The Objective Standard recently published an article by Lisa VanDamme, owner and director of the VanDamme Academy, in which she explains the failure of “progressive” schooling and examines the claims of movements that promise instead a “classical” or “traditional” education.
I’ve enjoyed Ms. VanDamme’s articles over the past few months, which stress the hierarchical nature of learning. I’m finding that my own experiences in school were not so far off from the horror stories that she relays from parents. Modern education is the product of bad philosophy – specifically bad epistemology – and the poor student performance we hear about is the direct product of teaching methods that discourage the propert integration of concepts.
In fact, in my own high school, just getting students out the door took priority over education. My Sophomore year “social studies” teacher was also the football coach. To this day I don’t understand how he was ever hired as a teacher. I remember that he confused the Parthenon with the Pantheon, showed us a program from the BBC and thought that it stood for “Black Broadcasting Channel” and ranted on his experiences in Vietnam. This was a “Regents” class, part of NY state’s attempt to improve the quality of content in classes. The final exam of my pre-calculus class (which lasted one year rather than the usual half) was a group project, and much if not most of the time in that and my Advanced Placement Calculus class was spent learning to use our calculators and chatting with the people around us. One of the questions on our AP exam we were not prepared to answer, because the teacher admitted he didn’t think we would be tested on it. The highlight of the day was lunch period or a study hall, when I played Uno with friends.
Lisa VanDamme says in the current article that,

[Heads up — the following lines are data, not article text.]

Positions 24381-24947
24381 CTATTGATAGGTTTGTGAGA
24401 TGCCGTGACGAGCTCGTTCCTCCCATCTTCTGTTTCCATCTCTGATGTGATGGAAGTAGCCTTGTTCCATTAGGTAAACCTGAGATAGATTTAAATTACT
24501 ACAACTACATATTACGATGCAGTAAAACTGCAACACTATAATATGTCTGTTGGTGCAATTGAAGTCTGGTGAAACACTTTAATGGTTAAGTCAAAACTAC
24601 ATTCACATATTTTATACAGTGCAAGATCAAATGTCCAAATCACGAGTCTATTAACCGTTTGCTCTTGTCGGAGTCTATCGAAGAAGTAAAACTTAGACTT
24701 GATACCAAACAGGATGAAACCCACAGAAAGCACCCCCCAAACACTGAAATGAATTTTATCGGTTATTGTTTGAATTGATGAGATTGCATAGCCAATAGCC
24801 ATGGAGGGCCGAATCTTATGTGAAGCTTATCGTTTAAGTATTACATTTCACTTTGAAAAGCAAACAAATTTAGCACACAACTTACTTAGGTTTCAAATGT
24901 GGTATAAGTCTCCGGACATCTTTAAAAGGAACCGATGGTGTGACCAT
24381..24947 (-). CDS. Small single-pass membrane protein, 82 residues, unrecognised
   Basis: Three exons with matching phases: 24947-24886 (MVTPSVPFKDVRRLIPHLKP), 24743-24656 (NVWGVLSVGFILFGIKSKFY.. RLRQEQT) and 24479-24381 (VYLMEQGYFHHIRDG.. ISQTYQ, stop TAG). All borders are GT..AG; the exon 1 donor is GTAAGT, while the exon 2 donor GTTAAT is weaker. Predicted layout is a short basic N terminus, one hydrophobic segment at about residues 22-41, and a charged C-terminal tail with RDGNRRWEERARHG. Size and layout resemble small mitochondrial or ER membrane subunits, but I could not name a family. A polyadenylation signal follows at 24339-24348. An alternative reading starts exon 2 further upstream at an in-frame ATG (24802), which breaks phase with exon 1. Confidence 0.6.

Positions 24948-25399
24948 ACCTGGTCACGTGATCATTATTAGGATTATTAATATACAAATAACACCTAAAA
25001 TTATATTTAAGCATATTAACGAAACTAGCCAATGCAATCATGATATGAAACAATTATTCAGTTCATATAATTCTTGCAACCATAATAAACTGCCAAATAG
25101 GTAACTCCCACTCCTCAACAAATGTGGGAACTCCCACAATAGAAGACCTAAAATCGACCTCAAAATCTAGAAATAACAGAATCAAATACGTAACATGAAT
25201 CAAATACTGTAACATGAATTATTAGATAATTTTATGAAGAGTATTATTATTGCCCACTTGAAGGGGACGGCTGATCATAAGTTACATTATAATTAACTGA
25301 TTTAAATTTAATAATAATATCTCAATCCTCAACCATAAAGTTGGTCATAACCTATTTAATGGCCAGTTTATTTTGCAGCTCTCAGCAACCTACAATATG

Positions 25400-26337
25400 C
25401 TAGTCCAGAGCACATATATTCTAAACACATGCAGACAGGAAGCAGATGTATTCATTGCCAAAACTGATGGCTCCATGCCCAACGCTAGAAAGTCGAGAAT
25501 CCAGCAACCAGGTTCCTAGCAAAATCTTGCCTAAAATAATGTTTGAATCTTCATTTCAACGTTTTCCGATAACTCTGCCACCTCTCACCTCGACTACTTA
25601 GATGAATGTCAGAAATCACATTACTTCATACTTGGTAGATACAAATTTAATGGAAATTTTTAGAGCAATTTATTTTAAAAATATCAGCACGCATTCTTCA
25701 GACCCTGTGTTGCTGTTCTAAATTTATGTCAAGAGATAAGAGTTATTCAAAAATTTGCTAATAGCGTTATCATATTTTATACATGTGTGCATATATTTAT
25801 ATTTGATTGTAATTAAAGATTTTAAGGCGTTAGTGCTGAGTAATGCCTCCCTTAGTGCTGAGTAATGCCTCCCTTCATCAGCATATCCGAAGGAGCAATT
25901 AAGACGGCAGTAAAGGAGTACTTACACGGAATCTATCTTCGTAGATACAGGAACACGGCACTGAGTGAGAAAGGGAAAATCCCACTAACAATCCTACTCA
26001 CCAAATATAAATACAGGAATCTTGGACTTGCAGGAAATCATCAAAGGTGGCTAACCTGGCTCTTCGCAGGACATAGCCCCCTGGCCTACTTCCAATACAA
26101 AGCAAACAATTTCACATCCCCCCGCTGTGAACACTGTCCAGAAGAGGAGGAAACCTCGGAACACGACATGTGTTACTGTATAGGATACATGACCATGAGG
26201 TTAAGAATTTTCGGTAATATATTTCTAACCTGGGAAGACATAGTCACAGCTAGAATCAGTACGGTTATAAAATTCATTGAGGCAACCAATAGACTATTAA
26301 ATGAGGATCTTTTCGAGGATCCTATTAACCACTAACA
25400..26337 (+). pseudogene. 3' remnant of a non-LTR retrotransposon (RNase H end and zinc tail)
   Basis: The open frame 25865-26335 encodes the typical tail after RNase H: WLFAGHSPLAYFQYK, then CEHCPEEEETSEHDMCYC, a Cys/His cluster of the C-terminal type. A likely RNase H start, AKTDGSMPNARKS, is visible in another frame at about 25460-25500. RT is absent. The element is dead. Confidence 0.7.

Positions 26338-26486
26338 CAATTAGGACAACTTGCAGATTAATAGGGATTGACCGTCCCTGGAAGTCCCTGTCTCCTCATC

Rousseau opposed lessons; he urged the importance of an inactive mind; he scorned books, calling reading “the greatest plague of childhood.” Emile’s education was to be one of pure, unguided development.
You could say then that much of my education followed Rousseau’s ideal. Now I’m faced with the need to learn many things, particularly in the subject of history, which I never learned properly the first time. (and I’m noticing many others haven’t either)
She also examines”Classical” schoolsthat value reasoning and independent thinking, but which are based on a rationalist epistemology. That is, they are based on the idea that reason is “a priori”,that abstractions are not basedin experience.According to this view, subjects are taught in a dogmatic way by presenting “facts” without the evidence to support them. A teacher may expect their students to memorize poems, or names and dates, or equations, without teaching them the concepts or the history or the evidence that would give them an actualunderstanding of the subject. As Ms. VanDamme explains,
Rationalism is an erroneous method of thinking because, although abstractions are tools for grasping reality, they are valid only if and to the extent that they are based on reality, consistent with reality, and used to understand and succeed in reality.
This of course explains why there is so much of my education that I simply can’t remember. Many of my teachers certainly shared with these “classical” schools a reverence for the intellect, but also like these schools they simply did not teach the material in a way that could be integrated. Instead, I did a lot of rote memorization.
The article really is a fascinating study of educational techniques and explains for mea lot of what I experienced in school. The educational community seems divided between those who are openly destructive to young minds, and those who are well-meaning but have accepted a view of knowledge that is effectively as destructive. Students are torn between a resentment forteachers who refuse to teach, and frustration when they don’t understand what they are taught. The combination is enough to turn any bright child into a cynical adult.
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